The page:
NPGA Bobtail

Superfund GHG Bills Gain Traction

Since the 1980s, the federal government has operated a “superfund” program that provides resources to cleanup and restore extremely polluted and hazardous sites around the country. When it was originally created, this program was funded, in part, by a tax on various industries that the government considered to be responsible for some of the resulting damages. This has long been known as the “polluters pay” principle.

Recently, state legislatures have taken this superfund blueprint and targeted something new: greenhouse gas (GHG) emissions. Bills have been introduced in multiple states, including Maryland, Massachusetts, New York, and Vermont that seek to impose financial penalties on energy companies, including those that produce, refine, and sell fuels, because of the GHG emissions associated with the production and use of their products. Under these programs, entities would be charged based on their share of historic emissions. In Vermont, for example, state legislators are seeking to apply a cost recovery penalty on applicable business activity that took place between January 1, 2000 and December 31, 2019. Revenues collected under these schemes would then be spent on various measures to mitigate the potential damages associated with climate change, such as making infrastructure stronger, more resilient, and better adaptable.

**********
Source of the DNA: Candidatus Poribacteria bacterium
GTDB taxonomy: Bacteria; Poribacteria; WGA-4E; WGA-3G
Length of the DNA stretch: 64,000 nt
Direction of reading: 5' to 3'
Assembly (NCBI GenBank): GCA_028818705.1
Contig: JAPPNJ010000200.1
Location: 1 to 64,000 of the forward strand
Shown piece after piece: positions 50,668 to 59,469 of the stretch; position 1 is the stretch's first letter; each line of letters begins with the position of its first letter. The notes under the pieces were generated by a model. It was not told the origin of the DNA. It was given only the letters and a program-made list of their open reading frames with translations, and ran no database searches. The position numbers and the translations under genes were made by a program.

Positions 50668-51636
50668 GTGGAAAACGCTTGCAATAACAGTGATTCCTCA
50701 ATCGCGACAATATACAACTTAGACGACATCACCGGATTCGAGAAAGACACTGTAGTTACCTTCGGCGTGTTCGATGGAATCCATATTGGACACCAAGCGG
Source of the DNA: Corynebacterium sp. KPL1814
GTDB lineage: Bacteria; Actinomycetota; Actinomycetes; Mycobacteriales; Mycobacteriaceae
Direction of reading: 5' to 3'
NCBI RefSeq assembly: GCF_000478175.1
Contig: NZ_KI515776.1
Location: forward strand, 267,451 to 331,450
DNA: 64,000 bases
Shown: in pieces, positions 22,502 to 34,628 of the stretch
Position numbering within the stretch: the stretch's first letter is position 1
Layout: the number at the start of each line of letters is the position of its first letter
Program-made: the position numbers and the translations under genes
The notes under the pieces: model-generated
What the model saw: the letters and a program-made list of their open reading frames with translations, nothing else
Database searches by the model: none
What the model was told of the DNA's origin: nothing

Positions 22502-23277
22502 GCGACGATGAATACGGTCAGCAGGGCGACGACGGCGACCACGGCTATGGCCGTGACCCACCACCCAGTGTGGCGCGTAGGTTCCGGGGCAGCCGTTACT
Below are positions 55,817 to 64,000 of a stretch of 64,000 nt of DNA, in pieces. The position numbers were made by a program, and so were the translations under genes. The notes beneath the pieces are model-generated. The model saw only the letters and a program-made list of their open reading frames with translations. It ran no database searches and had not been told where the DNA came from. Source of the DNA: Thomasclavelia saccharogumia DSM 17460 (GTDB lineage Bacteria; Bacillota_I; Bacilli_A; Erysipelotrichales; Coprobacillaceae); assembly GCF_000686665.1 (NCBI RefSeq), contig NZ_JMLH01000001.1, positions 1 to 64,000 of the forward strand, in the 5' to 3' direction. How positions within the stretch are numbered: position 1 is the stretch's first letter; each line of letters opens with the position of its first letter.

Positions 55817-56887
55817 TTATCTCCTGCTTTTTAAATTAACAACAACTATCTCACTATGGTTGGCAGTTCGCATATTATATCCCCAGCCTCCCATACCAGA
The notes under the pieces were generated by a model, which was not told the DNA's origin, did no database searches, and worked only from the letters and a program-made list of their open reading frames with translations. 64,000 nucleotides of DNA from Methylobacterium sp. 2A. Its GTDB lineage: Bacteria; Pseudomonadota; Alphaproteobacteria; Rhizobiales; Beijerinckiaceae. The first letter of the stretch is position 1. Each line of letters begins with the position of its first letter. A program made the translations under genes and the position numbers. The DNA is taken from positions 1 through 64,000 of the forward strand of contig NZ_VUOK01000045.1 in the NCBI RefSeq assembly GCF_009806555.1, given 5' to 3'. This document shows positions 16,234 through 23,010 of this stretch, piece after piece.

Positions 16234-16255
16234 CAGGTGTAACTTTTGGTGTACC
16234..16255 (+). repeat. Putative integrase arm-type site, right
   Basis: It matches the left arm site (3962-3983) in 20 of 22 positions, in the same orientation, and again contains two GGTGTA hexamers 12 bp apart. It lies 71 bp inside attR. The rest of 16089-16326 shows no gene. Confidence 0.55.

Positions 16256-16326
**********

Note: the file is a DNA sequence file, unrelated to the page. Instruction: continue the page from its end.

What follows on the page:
While these superfund bills share the same general structure, each program would be unique. NPGA will continue to monitor legislative superfund action and determine its potential impact on the propane industry. For more information, contact NPGA’s Director of State Affairs, Jacob Peterson.